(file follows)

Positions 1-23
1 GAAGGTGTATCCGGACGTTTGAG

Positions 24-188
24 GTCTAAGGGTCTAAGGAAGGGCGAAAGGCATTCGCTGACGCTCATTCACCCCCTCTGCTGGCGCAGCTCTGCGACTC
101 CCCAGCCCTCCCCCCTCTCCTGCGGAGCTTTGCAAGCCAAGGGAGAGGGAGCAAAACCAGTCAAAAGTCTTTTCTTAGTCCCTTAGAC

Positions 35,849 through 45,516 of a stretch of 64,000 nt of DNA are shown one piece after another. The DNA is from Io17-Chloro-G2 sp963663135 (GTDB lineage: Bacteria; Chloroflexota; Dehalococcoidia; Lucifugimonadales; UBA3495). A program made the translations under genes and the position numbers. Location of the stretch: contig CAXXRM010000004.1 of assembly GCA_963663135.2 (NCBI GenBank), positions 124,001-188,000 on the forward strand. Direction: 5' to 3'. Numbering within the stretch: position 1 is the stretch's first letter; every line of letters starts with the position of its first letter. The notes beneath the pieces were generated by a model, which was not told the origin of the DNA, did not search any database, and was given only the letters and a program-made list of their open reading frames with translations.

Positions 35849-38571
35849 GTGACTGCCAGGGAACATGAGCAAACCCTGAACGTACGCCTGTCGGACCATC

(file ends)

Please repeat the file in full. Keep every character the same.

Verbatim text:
Positions 1-23
1 GAAGGTGTATCCGGACGTTTGAG

Positions 24-188
24 GTCTAAGGGTCTAAGGAAGGGCGAAAGGCATTCGCTGACGCTCATTCACCCCCTCTGCTGGCGCAGCTCTGCGACTC
101 CCCAGCCCTCCCCCCTCTCCTGCGGAGCTTTGCAAGCCAAGGGAGAGGGAGCAAAACCAGTCAAAAGTCTTTTCTTAGTCCCTTAGAC

Positions 35,849 through 45,516 of a stretch of 64,000 nt of DNA are shown one piece after another. The DNA is from Io17-Chloro-G2 sp963663135 (GTDB lineage: Bacteria; Chloroflexota; Dehalococcoidia; Lucifugimonadales; UBA3495). A program made the translations under genes and the position numbers. Location of the stretch: contig CAXXRM010000004.1 of assembly GCA_963663135.2 (NCBI GenBank), positions 124,001-188,000 on the forward strand. Direction: 5' to 3'. Numbering within the stretch: position 1 is the stretch's first letter; every line of letters starts with the position of its first letter. The notes beneath the pieces were generated by a model, which was not told the origin of the DNA, did not search any database, and was given only the letters and a program-made list of their open reading frames with translations.

Positions 35849-38571
35849 GTGACTGCCAGGGAACATGAGCAAACCCTGAACGTACGCCTGTCGGACCATC